David Bowie’s 1983 music video Let’s Dance was the starting point for a new deep listening experience, curated by Daniel Browning for Urban Theatre Projects, which examines the representation of First Nations people in global popular culture.

The project, which is called Momentum, will be performed in Blak Box at Barangaroo, Sydney until November 17 and features leading First Nations arts practitioners including composer and violinist Eric Avery, musician-composer Troy Russell, vocalist/performer Ursula Yovich, visual artist Vernon Ah Kee, legal professor and radio broadcaster Larissa Behrendt, poet and literary editor Evelyn Araluen, spoken word artist and podcaster Lorna Munro, emerging writer Joel Davison, and Sydney Festival Artistic Director and theatre director Wesley Enoch. The artists don’t refer directly to Let’s Dance, instead they riff around ideas inspired by it.

Momentum promotional image. Photograph © Joshua Morris

On Tuesday November 5 at 10am, in collaboration with Yo-Yo Ma’s Bach Project, acclaimed cellist Yo-Yo Ma will perform with Eric Avery in a free event on the Stargazer Lawn, Barangaroo, as Browning talks to artists from Momentum about the challenges for the arts today as polarised debates over the climate, Indigenous and human rights erupt around the world.

Browning is a respected journalist, radio broadcaster and sound artist from the Bundjalung and Kullilli peoples of far northern New South Wales and south-western Queensland. Since 2005, he has produced and presented Awaye!, the Indigenous art and culture program on ABC Radio National.

He was 10 years old when Bowie’s Let’s Dance video came out. “I guess being 10 and becoming conscious around that age of images and politics, to a degree, it was transformative for me because I was actually seeing Aboriginal people on the screen,” he tells Limelight.

“Prior to that the only images I had seen were in the news media, so these weren’t neutral images. [In Bowie’s] film clip the representation of Aboriginality is overwhelmingly positive so that’s what struck me when I first saw Let’s Dance. Bowie was a superstar. What’s unusual in this film clip, he said at the time he wanted to represent a side of Australia that hadn’t been seen before, and that’s practically a verbatim quote. The song has nothing to do with the film and vice versa, he made a very clear editorial view to represent this side of Australia, and I would see it as an oppositional view.”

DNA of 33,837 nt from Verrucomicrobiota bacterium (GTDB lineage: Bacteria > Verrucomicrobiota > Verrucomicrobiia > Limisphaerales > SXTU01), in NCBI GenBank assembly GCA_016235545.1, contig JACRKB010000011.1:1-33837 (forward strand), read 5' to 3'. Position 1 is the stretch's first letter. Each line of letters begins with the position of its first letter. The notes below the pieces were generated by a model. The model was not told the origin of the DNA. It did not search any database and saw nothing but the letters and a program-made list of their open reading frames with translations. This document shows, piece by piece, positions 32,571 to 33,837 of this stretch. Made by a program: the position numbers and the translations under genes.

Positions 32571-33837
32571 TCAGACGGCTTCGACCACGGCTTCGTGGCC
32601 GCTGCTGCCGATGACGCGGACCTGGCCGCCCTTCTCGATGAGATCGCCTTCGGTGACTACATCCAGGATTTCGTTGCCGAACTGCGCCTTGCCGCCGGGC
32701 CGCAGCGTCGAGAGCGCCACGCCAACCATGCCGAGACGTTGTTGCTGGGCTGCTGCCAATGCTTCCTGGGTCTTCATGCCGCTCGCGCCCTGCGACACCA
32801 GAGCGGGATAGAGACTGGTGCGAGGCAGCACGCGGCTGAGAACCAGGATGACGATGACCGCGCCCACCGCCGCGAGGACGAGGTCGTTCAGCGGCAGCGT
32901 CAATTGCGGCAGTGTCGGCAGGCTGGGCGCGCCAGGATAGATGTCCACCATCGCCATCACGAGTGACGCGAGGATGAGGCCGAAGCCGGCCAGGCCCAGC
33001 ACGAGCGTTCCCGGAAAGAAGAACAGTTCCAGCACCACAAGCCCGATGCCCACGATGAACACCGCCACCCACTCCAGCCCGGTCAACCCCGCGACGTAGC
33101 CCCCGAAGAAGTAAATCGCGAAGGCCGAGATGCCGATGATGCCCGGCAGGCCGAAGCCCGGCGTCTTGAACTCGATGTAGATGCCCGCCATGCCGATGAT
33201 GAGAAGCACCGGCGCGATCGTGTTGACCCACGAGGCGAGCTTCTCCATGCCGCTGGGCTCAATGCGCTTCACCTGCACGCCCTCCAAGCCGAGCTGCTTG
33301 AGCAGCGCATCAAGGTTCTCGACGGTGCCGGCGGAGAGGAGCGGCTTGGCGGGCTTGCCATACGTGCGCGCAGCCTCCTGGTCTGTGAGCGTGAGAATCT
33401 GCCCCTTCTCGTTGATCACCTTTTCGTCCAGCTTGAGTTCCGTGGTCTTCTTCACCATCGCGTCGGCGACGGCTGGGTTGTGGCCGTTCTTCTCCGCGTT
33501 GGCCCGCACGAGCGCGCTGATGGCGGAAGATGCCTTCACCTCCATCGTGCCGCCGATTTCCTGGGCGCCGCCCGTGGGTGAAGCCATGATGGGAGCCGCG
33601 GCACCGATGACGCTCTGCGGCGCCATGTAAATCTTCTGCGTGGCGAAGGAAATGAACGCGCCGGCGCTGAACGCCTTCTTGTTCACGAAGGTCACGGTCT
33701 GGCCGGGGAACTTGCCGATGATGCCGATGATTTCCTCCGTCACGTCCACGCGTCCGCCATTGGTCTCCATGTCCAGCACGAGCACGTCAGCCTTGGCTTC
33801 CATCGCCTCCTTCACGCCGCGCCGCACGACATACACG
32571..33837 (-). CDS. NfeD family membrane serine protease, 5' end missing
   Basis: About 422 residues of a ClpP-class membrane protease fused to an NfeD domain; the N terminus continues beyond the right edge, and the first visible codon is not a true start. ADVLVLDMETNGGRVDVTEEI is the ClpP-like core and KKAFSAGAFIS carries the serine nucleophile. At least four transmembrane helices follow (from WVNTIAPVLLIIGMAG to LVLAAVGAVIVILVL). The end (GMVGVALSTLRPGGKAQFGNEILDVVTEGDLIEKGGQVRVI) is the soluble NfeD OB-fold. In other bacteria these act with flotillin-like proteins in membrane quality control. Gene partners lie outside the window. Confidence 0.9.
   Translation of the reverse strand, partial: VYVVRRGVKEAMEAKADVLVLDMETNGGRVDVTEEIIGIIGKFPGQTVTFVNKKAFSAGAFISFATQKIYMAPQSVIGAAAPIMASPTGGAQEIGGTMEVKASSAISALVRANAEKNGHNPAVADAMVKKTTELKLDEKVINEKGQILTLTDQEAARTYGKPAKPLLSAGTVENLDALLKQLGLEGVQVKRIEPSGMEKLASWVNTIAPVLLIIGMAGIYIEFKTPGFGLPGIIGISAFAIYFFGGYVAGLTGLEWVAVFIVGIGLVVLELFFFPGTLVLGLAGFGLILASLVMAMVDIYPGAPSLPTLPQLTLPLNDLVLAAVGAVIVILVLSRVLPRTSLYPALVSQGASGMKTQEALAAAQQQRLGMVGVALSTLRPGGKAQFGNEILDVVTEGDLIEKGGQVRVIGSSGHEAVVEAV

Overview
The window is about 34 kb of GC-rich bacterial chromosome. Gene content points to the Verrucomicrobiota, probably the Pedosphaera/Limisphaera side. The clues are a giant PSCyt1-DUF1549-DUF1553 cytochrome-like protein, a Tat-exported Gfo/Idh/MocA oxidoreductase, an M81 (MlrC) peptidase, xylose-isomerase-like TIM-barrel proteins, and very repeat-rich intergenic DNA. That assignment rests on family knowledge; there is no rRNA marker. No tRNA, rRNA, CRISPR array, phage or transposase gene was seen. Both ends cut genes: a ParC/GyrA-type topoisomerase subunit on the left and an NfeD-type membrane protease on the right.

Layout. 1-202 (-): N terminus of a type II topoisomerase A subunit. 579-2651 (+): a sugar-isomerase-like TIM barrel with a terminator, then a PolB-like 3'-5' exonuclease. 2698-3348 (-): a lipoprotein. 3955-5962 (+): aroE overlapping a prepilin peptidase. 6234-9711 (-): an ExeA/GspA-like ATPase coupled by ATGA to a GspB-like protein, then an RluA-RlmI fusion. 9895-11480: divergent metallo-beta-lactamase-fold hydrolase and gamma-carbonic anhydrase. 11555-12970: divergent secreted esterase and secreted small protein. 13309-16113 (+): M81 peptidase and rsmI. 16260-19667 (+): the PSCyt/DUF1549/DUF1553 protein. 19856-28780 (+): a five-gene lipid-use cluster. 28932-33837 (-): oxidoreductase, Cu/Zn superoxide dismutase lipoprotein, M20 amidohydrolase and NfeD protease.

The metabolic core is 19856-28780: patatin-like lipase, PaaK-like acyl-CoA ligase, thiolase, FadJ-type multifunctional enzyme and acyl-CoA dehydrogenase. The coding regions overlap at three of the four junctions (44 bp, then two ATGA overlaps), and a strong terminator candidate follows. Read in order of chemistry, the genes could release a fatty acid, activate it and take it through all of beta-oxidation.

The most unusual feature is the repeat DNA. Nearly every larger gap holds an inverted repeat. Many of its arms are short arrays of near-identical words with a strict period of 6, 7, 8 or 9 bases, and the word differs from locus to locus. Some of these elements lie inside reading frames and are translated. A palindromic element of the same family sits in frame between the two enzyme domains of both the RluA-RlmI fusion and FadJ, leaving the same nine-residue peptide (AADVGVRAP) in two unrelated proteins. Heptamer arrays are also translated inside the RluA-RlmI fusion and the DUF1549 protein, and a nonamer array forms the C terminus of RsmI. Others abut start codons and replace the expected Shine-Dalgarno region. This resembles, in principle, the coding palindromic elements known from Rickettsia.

“The reason that I’m riffing on this film clip is that it’s possibly the first time that Aboriginality or Australian Indigenous culture intersects with global popular culture. So, he makes a clear editorial decision to talk about things like the British nuclear tests – there’s a very short scene which alludes to that – and things like domestic slavery, forced labour, the Stolen Generation, and also the exodus or internal diaspora of Indigenous people from the country to the city.”

Browning refers to the way Bowie uses red shoes in the clip  – a reference to the grim Hans Christian Andersen fairytale – “and transposes it to the Australian outback. The red shoes [represent] a philosophical death dance really, and I’m thinking are we are at a point in history where we are gathering towards some kind of popular movement? I’m thinking about all the challenges with the climate –the climate crisis, more or less – and how perhaps there are correlations between the planet that we have inherited and that we are passing on to the next generation,” he says.

Blak Box, Barangaroo. Photograph © Barton Taylor

“It is a bit like that moment in 1788 when the tall ships entered what is now Sydney Harbour and what kind of apocalyptic moment that was; it certainly changed everything. I’m also thinking about that in terms of global politics and how maybe we’re at a point where something may happen. I don’t know, I am speculating here, and riffing from the images onto this idea of infinite possibility but of also imminent threat. I am very interested in where we are. Every point in time is crucial but I just have this feeling that our faith in certain institutions which western liberal democracy has held up as unassailable – and that is democracy itself – [is waning]. People are losing faith in those things because they can be easily bought. That’s the rumination.”